RIVERFRONT vitality project

Since the 1970s, the once-neglected Central Riverfront has become a vibrant urban neighborhood of waterfront condos and cultural assets such as the Guthrie Theater and Mill City Museum. Today, the Upper River above St. Anthony Falls is poised for a similar transformation.

The Mississippi River has the power to connect us; the Riverfront Vitality Report connects the current state of the river’s three distinct areas – Upper River, Central Riverfront, and Lower Gorge – to the long-term vision of a thriving riverfront that unites our City.

  • Nearly half of Minneapolis area residents are less than 15 minutes from the Mississippi.
  • The Riverfront vitality report does three things: It brings together key indicators of the riverfront growth, provides critical data to public and private decision makers leading riverfront revitalization and energizes the conversation around revitalization.
  • Economic development, parks, cultural resources and environmental stewardship all come together to build a vibrant riverfront. The Riverfront vitality report shares this emerging and evolving picture.

The analysis below captures the current state of indicators in four areas:

RIVERFRONT ACCESS
ECONOMIC HEALTH
COMMUNITY ENGAGEMENT
NATURAL RESOURCES

Click on the title of any of the indicators for more information.

RIVERFRONT ACCESS

Communities connect with the Riverfront most principally through the parks lining their edge.  Minneapolis’ Lower Gorge, near the Lake Street Bridge, has been lined with continuous parks for over a century. In the Central Riverfront, parks exist, but have only coalesced in the last generation. Things are improving along the Upper River, but it has a long way to go to match the rest of the corridor.

Portion of Upper River adjacent to parks
flat
58%

1 year

10 years

 

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Along with the rest of the City, more and more people choose to walk, bike, or roll in the riverfront area. There remains one area of obvious concern, however: well over half of the Upper River still lacks any riverfront trails.

Walking in the river corridor
6%

14%

1 year

5 years

 

Biking in the river corridor
1%

19%

1 year

5 years

 

Portion of Upper Riverfront adjacent to trails
flat
62%

1 year

10 years

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Part of what makes a neighborhood attractive for investment of any kind is the quality of its infrastructure. An analysis of 2014 city data shows that the Upper River is lagging the rest of the riverfront, and indeed the rest of the city in the quality of its local roadways.

Percent of city street length in fair to excellent condition, 2014

Percent-Of-City-Street-Length-in-Fair-to-Excellent-Condition2

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ECONOMIC HEALTH

Ultimately, much of the change sought along the riverfront comes about through physical investments in the riverfront landscape. That can me new housing or commercial development. That also includes public investments in amenities like new parks and trails that help draw people to the river.  Building from those public investments are private investments in new and expanded businesses, and new housing.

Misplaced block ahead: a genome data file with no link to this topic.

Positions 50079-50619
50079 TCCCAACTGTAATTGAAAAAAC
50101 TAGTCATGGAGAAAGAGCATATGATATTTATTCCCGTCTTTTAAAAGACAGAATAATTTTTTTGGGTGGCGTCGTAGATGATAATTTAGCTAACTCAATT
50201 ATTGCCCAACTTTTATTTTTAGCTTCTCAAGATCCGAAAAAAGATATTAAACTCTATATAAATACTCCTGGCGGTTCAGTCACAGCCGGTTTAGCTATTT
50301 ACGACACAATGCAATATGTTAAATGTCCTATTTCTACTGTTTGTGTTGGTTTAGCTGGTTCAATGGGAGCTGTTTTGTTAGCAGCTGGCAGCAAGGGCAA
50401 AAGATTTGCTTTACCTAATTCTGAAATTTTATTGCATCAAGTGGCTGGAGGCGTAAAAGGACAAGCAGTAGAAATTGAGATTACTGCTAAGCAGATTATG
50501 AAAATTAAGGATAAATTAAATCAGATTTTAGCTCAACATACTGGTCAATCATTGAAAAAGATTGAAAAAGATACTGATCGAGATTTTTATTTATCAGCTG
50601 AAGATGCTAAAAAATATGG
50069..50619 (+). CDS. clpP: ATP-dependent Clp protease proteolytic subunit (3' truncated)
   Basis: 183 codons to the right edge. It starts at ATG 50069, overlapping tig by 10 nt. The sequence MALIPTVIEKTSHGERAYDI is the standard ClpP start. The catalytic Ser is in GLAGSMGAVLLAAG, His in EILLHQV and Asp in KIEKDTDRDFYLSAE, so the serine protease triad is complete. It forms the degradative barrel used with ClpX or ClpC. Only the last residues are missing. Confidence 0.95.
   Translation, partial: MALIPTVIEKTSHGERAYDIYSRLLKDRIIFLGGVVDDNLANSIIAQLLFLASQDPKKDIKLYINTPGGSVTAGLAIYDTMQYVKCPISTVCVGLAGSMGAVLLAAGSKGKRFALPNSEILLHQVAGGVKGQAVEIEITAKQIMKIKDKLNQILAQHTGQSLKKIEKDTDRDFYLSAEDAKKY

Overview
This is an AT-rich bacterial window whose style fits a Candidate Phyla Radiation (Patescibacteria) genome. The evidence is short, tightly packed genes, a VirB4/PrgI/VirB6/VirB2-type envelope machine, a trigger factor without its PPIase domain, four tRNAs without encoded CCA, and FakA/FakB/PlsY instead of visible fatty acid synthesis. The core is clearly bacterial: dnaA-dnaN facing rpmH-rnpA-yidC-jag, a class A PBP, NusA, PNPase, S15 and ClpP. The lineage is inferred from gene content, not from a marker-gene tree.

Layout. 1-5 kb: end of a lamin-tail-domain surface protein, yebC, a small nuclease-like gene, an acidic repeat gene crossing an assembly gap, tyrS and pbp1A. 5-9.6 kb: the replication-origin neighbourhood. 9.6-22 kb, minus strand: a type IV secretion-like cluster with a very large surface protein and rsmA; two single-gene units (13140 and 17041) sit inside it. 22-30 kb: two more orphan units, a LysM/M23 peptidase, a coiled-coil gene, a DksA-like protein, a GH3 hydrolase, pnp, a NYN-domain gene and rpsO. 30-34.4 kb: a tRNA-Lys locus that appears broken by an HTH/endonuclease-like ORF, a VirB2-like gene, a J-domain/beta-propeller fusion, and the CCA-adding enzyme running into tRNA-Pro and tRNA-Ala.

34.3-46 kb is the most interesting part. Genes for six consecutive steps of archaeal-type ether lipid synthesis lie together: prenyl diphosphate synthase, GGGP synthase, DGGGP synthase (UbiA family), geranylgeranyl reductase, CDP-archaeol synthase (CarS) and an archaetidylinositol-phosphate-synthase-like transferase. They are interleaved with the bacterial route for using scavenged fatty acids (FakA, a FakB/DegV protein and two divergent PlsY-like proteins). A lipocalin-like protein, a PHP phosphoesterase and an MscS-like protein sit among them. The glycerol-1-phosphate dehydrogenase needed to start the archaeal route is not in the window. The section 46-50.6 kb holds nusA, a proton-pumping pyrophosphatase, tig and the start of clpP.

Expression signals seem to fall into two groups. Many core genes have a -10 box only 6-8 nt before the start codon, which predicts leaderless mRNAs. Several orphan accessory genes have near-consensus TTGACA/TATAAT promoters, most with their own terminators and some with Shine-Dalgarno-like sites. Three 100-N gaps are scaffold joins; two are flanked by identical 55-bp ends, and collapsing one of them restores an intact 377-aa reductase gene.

In the Upper River, between 2004 and 2014:

$49M total public investment
leveraged 
$171M total private investment 

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Over the last generation, the Central Riverfront has been transformed from its historic industrial roots to a dynamic place to live, work, and play. Its trajectory provides a roadmap for the transformations we seek in the Upper River over the next generation. First, historic preservation, park, and trail investments set the stage. In response, the Central Riverfront has seen an increasing amount of investment in new development – particularly housing – investment that values and contributes to the riverfront location.

$253M total public investment
leveraged 
$1.426B total private investment 

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In the Central Riverfront, previous investment in parks and preservation are paying off in the housing market. Between 2004 and 2014, 6,370 units of housing were added in the Central Riverfront.

In the Upper River, full-scale redevelopment has just gotten underway in the last decade. Even so, several new projects were built, but the total number of units was less than a tenth of those built in the Central Riverfront. Over time, as investment in the riverfront pays off, we hope those numbers will accelerate.

Housing unit starts by building type, 2004-2014
433
6,370

units in the Upper River

units in the Central Riverfront

 

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The Central Riverfront, which is at the edge of the city’s central business district, has built a substantial amount of new ofice space, as well as a considerable amount of general commercial space – generally retail storefronts and the like. By comparison, the Upper River has a fairly even mix of investment in industrial, light industrial and office space.

Square feet of commercial construction, 2004-2014
1.3M
3.7M

square feet in the Upper River

square feet in the Central Riverfront

 

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Property tax revenue is an important indicator of the economic vitality of an area. We continue to see revenue from the Central Riverfront increase faster than in the rest of the City. By comparison, the Upper River accounts for a decreasing portion of citywide property tax revenue.

Portion of citywide property tax collected from the overall riverfront
1%

8%

1 year

10 years

 

Portion of citywide property tax collected from the Upper River
1%

20%

1 year

10 years

 

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In recent years, the Central Riverfront has driven job growth overall in the river corridor. But the Upper River also continues to steadily increase its total jobs by about one percent per year.

Total jobs in the river corridor
5%

13%

2012-2013